TECHNIQUE LETS RESEARCHERS 'SEE' LEARNING

January 24, 1994
Media Contact: Joann Rodgers
Phone: (410) 955-8659
Phone: (410) 955-6680
E-mail: Jrodgers@welchlink.welch.jhu.edu

Researchers at Johns Hopkins and the University of Maryland have developed a method that may let scientists 'see' learning take place at its most basic level in brain cells.

This ability could provide a clear and basic model for studying learning, and for pinpointing what improves or damages the process.

Using a technique called calcium Hopkins neuroscientists Jay Baraban, M.D., Ph.D., and Timothy Murphy, Ph.D., with W. Gal Weir and Lothar Blatter of the University of Maryland, have evidence that a single nerve cell from a rat brain can change the way it responds following basic changes in the environment, such as frequent stimulation.

It's the neurological equivalent of someone at an information desk quicker, giving snappier answers after getting the same question 15 times.

Plasticity is what neuroscientists call this capacity of a nerve cell to alter in response to the environment. 'We assume," says Baraban, "that plasticity is the key property of nerve cells which allows learning to take place."

The researchers have focused on single nerve cells in culture, and specifically at the spots where they interact with surrounding nerve cells. This smallest site of communication, the synapse, "is the most basic level critical for learning and memory,' says Baraban.

'Even though each nerve cell in the brain can have up to 10,000 synapses with other neurons, with this technique, we can pinpoint activity at just one," says Murphy.

The researchers' study appears in this weeks issue of Science. Working with a microscope, they supplied brain cells with a dye that emits light when synapses are active. The dye travels from the body of the cell to the treelike branches, the dendrites, that field the bulk of information from other cells. Each branch of a dendrite is dotted with tiny nubs, site of the synapses the team studied.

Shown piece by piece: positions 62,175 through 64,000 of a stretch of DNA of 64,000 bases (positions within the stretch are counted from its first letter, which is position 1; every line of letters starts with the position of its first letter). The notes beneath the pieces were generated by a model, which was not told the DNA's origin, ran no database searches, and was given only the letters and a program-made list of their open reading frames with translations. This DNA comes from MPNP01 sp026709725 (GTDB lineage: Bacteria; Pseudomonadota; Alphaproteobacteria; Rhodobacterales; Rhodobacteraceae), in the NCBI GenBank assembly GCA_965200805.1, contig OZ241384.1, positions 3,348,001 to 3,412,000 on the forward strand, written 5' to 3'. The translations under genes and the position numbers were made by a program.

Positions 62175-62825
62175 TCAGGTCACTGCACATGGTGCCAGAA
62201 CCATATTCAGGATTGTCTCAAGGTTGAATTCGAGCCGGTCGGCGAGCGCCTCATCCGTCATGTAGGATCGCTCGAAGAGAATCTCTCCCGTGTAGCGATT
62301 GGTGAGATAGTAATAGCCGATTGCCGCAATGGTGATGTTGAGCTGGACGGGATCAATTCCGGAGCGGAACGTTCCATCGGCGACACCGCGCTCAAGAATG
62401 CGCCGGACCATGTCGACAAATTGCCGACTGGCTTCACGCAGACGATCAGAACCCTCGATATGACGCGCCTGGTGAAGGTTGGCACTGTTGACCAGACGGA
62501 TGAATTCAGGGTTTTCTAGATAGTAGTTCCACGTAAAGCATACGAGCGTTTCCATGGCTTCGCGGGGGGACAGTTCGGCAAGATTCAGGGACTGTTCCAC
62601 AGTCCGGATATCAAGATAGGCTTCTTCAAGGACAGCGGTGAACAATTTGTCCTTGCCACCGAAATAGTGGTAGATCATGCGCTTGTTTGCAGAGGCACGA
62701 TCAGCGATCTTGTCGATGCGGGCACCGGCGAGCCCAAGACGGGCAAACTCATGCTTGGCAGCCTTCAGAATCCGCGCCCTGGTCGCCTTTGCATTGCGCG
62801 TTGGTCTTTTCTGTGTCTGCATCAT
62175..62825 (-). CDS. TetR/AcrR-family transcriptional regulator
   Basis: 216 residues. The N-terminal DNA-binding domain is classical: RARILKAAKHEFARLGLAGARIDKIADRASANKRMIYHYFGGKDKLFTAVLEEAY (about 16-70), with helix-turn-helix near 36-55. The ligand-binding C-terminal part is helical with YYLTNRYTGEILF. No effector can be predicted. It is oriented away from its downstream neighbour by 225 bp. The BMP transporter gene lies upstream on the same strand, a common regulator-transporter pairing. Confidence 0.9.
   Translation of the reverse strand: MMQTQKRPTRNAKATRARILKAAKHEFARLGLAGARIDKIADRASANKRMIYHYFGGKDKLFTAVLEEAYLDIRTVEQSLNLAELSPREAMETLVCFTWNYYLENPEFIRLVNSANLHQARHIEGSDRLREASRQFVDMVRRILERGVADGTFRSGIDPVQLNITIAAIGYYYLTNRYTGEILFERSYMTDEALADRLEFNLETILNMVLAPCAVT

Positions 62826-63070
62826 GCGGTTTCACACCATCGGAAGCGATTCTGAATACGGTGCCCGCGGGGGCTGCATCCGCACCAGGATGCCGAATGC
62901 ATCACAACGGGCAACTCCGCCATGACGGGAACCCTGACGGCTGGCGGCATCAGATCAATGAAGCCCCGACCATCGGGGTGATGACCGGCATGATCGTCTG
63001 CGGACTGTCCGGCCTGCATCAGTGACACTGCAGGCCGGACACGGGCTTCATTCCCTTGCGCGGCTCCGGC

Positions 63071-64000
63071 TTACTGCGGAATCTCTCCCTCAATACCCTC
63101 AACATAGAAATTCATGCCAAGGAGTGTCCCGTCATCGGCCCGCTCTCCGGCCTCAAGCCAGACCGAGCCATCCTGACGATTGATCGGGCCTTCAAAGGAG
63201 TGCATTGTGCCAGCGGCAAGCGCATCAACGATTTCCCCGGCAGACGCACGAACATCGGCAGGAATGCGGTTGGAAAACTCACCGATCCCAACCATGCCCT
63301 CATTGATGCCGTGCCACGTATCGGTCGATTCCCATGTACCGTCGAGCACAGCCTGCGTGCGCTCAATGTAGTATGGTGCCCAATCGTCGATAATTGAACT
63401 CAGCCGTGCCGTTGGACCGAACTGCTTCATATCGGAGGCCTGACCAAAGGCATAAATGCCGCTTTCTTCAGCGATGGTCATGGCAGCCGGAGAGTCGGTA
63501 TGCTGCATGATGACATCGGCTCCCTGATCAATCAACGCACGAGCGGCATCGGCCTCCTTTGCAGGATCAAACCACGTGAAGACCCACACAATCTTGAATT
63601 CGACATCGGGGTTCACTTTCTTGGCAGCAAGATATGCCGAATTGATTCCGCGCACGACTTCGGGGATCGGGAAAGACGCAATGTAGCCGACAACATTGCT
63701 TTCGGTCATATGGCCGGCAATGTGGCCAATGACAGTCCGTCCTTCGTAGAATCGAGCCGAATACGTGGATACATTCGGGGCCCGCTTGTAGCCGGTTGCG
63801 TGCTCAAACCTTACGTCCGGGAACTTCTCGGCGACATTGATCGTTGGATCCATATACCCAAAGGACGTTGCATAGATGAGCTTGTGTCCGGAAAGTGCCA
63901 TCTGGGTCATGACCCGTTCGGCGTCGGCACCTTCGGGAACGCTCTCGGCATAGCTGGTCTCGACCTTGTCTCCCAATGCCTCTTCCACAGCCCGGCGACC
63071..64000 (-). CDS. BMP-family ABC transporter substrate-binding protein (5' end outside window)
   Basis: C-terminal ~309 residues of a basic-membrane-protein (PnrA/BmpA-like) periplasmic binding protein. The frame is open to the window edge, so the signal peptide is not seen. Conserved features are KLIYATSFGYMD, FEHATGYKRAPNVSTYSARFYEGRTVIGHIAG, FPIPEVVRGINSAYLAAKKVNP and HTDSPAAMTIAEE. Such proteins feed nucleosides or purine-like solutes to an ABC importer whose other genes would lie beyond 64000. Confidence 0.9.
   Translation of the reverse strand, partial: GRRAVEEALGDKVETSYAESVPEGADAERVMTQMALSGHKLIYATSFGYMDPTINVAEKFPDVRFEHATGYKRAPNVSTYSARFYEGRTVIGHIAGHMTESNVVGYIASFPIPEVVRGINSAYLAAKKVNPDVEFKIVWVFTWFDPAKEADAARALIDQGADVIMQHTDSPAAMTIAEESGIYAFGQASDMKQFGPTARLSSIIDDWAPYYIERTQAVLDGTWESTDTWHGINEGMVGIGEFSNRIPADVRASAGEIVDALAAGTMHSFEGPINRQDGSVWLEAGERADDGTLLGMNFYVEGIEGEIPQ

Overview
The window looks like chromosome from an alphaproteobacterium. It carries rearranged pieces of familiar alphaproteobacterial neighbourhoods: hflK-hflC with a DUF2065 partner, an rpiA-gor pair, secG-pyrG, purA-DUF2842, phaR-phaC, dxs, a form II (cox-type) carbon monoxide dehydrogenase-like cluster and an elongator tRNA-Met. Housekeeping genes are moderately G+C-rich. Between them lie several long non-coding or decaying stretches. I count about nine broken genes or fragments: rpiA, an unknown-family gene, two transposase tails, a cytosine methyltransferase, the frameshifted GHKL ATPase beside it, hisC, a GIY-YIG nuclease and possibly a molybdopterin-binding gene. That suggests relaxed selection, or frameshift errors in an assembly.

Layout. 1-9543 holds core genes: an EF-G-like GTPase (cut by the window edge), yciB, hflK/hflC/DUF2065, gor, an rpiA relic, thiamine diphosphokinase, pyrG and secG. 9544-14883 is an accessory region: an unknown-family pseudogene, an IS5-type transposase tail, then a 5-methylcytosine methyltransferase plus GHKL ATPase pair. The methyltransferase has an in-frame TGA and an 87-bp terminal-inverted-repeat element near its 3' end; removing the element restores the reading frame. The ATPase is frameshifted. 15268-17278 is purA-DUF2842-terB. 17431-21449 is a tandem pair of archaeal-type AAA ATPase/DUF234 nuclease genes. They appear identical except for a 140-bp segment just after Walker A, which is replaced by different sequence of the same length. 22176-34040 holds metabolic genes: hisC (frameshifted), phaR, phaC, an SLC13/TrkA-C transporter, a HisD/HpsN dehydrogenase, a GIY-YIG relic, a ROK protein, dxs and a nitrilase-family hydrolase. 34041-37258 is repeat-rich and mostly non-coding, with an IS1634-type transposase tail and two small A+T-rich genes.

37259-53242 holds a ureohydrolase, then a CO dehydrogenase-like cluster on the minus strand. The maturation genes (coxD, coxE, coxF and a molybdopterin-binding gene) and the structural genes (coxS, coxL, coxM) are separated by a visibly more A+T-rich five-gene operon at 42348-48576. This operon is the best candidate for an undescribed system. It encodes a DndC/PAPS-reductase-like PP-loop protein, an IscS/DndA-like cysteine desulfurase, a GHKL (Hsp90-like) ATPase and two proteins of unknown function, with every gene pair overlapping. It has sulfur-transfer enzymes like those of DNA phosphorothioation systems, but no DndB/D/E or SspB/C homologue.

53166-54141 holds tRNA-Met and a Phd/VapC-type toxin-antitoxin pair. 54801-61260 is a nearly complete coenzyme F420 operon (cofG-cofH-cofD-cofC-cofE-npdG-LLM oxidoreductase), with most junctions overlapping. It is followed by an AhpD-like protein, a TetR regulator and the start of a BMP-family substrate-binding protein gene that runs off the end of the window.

With the dye, the photos of a dendrite show that active synapses "lit up" like towns along a road in a nighttime aerial map. In an active, fully stimulated nerve cell, says Murphy, the entire dendrite can be alight. In a resting nerve cell, only some synapses light up as a result of a small, occasional background stimulation.

"In a resting cell," says Baraban, "you'd expect to see random points of light along the nerve cell where random synapses were active. But you don't. Some are active repeatedly.'

The researchers believe this repetition is a possible sign that some synapses were 'preferred." "What we may be seeing" says Baraban, "is the result of plasticity."

Subsequent tests showed that in nerve cells kept inactive for hours, "all the synapses have an equal chance of being active," says Baraban. "It however, we stimulated a nerve cell beforehand in a natural way, certain synapses were much more active than others."

"We still don't know why some synapses are preferred,' says Murphy, 'but we intend to use calcium imaging coupled with other techniques to find out."

Funding for the research was by the National Institutes of Health and the American Heart Association.


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